BALSDA’s executive director, Adeleye Adewale, emphasized the importance of including sexual and reproductive health in the Nigerian government’s climate change conversations and planning, at the organization’s policy brief dissemination workshop in Abuja on Thursday, November 4, headlined ‘Climate Change and Sexual Reproductive Health and Rights: Exploring the Linkages.’
Adewale stated there is an odd exclusion of the subject of SRHR from Nigeria’s National Adaptation and Strategy Plan for Action on Climate Change.
The plan aims to reduce risks, develop local and national adaptive ability and resilience, seize new possibilities, and promote global collaboration.
It also aims to promote government-to-government coordination at all levels in order to lessen Nigeria’s susceptibility to climate change’s harmful effects.
However, Adewale stated that Nigeria’s NAP for climate change mitigation like other African countries, does not include any mention of women in terms of SRHR.
Climate change has a deleterious influence on SRHR both directly and indirectly, according to him.
Climate change’s impact on women and girls
Adolescents, individuals with disabilities, and other vulnerable populations, especially those in humanitarian contexts, suffer considerable impediments to SRHR information and services, according to Adewale.
He added that BALSDA’s evaluation of the government’s climate change policy paper revealed gaps in the links between climate change and SRHR.
Adewale said: “As climate change and SRHR issues are interrelated, impacting women’s health and livelihoods, it is important to have policy coordination and integrated response to these realities from the government’s side.”
He added, BALSDA and its partners prepared a policy brief that clearly recognized the relationship between climate change and SRHR to address the shortcomings.
The policy brief, which will be distributed to stakeholders and policymakers, will strengthen the government’s focus on gender concerns in the country’s adaptation efforts.
Adewale said the policy brief presents an opportunity to ensure that Nigeria’s NAP processes take SRHR issues into consideration to avoid missed opportunities for synergies.
It would also ensure that various adaptation actions to climate change do not negatively affect SRHR.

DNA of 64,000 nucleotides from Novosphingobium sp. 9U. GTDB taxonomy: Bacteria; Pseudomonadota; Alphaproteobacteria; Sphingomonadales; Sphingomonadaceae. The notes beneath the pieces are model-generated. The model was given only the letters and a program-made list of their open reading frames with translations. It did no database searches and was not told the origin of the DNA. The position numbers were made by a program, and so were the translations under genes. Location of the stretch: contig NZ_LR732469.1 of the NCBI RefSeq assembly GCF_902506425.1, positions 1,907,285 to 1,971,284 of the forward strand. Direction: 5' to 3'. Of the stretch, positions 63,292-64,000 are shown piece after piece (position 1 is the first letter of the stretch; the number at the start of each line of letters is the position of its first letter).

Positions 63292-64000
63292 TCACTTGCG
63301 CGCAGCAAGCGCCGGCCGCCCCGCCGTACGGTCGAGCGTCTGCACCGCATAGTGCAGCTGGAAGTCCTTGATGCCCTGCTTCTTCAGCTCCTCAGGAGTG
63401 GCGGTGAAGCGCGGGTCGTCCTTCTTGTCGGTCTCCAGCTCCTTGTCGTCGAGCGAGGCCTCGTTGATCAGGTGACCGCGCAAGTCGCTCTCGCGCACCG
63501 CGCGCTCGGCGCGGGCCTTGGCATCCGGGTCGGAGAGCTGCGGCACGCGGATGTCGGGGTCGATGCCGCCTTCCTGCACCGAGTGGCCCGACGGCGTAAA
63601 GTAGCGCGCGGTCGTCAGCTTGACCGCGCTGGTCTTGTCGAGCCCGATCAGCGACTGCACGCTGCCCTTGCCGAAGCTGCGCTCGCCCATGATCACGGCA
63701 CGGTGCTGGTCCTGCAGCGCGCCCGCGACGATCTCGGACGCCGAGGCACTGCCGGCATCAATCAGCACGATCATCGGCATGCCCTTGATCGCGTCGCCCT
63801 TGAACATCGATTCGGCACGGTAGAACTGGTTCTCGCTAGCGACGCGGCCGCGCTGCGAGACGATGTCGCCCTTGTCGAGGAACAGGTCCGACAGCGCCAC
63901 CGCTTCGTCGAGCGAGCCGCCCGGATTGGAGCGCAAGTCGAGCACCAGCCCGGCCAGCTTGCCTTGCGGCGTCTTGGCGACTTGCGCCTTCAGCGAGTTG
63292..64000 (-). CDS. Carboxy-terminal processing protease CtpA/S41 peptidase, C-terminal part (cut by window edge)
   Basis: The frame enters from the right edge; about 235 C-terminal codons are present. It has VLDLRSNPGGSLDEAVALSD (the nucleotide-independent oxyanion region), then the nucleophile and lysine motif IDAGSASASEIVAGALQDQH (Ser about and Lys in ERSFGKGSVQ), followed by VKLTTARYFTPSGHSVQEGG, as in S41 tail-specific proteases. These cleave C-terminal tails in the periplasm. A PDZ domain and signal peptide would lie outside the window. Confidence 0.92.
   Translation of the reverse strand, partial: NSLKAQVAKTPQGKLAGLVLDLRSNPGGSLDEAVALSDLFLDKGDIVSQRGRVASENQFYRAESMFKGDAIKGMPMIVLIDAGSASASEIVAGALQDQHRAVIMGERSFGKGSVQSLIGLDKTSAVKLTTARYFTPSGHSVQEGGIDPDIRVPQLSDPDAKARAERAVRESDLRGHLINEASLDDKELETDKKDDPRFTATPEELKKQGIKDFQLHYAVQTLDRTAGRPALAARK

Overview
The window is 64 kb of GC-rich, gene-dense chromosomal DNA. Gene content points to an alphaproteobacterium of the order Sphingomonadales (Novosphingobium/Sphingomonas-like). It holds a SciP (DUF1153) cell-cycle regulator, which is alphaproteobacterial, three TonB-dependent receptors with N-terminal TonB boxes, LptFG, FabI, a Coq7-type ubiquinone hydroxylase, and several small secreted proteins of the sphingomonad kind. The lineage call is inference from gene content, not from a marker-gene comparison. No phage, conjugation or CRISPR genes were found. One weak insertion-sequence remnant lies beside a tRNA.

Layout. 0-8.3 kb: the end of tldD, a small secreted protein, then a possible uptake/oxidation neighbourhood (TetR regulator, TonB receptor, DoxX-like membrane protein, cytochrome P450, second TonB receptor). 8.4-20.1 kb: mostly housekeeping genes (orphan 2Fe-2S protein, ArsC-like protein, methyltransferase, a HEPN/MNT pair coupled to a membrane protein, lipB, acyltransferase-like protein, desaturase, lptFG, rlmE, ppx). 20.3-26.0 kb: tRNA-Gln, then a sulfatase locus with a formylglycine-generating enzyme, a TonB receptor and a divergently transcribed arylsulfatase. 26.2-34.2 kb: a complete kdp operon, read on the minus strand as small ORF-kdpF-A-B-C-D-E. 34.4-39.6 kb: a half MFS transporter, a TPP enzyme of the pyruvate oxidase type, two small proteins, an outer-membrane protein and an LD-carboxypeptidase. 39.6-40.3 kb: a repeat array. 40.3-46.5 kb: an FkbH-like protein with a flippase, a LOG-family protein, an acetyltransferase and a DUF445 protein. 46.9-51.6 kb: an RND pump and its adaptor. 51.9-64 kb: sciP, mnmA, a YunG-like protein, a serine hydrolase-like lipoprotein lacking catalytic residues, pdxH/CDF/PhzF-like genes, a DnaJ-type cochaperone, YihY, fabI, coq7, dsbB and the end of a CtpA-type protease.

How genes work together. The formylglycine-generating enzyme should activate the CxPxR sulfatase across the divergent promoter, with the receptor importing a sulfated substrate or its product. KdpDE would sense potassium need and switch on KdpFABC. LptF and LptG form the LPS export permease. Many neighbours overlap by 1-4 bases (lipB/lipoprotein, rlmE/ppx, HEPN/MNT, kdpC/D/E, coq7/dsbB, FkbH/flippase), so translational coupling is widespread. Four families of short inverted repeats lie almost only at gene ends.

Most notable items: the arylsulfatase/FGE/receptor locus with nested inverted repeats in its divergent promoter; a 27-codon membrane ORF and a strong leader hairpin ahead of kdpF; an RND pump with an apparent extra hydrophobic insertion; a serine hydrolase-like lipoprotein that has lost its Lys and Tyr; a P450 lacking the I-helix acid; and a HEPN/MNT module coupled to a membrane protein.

The BALSDA executive director went on to state that the present 26th United Nations Conference of Parties on Climate Change (COP26) in Glasgow, Scotland, is a positive development, and that the choices made there would be of enormous value to low-income nations.
He called for an immediate revision of the NAP to include sexual reproductive health problems.
Nigeria’s ministry of environment reacts
Responding, the deputy director of the federal ministry of environment, Aliyu Yauri, said the adaptation strategy policyis a live document that would be improved upon as new results and circumstances arise.
He said: “The ministry of environment is ready to collaborate further even beyond your expectation with your organisation and other partners to seek better ways to ensure that this document serves the purpose for which it was produced.”
Yauri also stated that the ministry will incorporate and integrate BALSDA’s recommendations to emphasize SRHR in policy. He promised that the ministry will continue to fill up the holes in the existing policy to everyone’s satisfaction.
Yauri said that the department of climate change at the ministry of environment will continue to collaborate with BALSDA to meet the needed expectations.
Recommendations for the Nigerian government
Anaza Ngozi of the Society for Women and Girl Child Empowerment also spoke, emphasizing the importance of the government establishing a distinct ministry for climate change.
According to Ngozi, such a step will assist the government in properly addressing climate change challenges and the adaptation process.
“In countries such as Pakistan, there is a ministry of climate change, and this helps to unbundle the issues of the load placed on many ministries to address the impact of climate change,” he added.
He also urged advocacy organizations to persuade the federal government to unbundle various departments in order to address specific concerns and duties.